Aortic valve replacement is usually an open-heart surgery. But minimally invasive surgery may be an option for some people.
In open-heart surgery, the surgeon makes an incision in the chest and then spreads the ribs to expose the
heart. In minimally invasive heart surgery, the surgeon makes a smaller incision in the chest. The
aortic valve is located near the front of the chest. The ribs don't have to be spread.
The way the valve is replaced is the same as in open-heart valve surgery.
There is a new procedure that replaces the valve through a blood vessel. It's called transcatheter aortic valve replacement. This new method can't be used for everyone. It might
be done for a person who can't have surgery or who has a high risk of serious problems
What are the possible benefits of less invasive surgery?
This surgery may have benefits over regular surgery. These include:
Less blood loss during
Less pain and a shorter hospital stay.
Lower risk of infection.
Should you consider this type of surgery?
Whether this type of valve surgery is right for you depends on a lot of things, including your health and your personal feelings.
You will likely talk with your doctor about the potential benefits
and risks for you. Your personal feelings are just as important as the medical facts. Think about what matters most to you in this decision, and talk about it with your doctor.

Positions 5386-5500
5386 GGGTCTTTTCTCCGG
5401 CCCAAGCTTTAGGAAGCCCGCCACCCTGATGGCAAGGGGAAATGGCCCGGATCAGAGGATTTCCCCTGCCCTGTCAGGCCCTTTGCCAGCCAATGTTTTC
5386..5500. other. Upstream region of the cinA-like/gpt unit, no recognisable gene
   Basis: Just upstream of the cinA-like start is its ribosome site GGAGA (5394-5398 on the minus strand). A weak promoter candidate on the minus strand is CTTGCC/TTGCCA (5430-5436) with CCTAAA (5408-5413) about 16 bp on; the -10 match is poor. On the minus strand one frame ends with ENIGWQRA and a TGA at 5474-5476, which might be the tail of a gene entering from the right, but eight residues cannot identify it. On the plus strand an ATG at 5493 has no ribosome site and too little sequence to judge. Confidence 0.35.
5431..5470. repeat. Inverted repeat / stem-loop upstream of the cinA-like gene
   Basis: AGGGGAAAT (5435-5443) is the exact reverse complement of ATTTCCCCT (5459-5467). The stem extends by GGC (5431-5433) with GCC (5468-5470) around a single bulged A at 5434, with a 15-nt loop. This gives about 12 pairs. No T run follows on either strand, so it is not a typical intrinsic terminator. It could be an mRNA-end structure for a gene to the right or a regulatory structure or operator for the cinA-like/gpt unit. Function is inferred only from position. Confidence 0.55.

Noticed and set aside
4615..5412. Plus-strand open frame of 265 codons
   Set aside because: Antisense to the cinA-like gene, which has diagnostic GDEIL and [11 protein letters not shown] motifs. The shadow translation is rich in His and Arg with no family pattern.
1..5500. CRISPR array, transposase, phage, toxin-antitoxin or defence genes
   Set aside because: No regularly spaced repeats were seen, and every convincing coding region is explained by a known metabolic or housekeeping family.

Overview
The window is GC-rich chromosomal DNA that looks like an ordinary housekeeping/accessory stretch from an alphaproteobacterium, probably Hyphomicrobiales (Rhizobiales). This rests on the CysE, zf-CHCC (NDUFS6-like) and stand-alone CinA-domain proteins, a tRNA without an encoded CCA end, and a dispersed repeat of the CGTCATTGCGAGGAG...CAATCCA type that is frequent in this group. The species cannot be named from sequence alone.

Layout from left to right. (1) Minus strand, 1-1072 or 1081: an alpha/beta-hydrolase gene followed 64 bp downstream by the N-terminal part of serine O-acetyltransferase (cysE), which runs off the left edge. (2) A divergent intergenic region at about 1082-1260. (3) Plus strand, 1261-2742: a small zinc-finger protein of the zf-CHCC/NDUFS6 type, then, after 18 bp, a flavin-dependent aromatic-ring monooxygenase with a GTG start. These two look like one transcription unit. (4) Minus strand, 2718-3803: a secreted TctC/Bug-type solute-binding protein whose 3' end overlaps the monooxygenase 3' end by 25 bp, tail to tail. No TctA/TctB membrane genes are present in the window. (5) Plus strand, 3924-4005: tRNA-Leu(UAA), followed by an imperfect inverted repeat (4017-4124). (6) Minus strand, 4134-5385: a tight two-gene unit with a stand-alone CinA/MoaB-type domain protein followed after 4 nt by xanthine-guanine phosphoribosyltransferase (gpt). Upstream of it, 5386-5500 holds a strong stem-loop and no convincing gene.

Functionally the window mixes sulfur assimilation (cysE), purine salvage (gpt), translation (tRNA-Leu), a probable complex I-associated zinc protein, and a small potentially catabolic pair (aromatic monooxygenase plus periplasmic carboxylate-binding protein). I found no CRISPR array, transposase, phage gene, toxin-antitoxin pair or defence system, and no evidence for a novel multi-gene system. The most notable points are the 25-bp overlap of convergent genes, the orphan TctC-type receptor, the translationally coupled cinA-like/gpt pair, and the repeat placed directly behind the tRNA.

Nishimura RA, et al. (2014). 2014 AHA/ACC guideline for the management of patients with valvular heart disease: A report of the American College of Cardiology/American Heart Association Task Force on Practice Guidelines. Circulation, published online March 3, 2014. DOI: 10.1161/CIR.0000000000000031. Accessed May 1, 2014.
Rosengart TK, et al. (2008). Percutaneous and minimally invasive valve procedures. A scientific statement from the American Heart Association Council on Cardiovascular Surgery and Anesthesia, Council on Clinical Cardiology, Functional Genomics and Translational Biology Interdisciplinary Working Group, and Quality of Care and Outcomes Research Interdisciplinary Working Group. Circulation, 117(13): 1750–1767.
ByHealthwise Staff Primary Medical ReviewerRakesh K. Pai, MD, FACC - Cardiology, Electrophysiology Specialist Medical ReviewerMichael P. Pignone, MD, MPH, FACP - Internal Medicine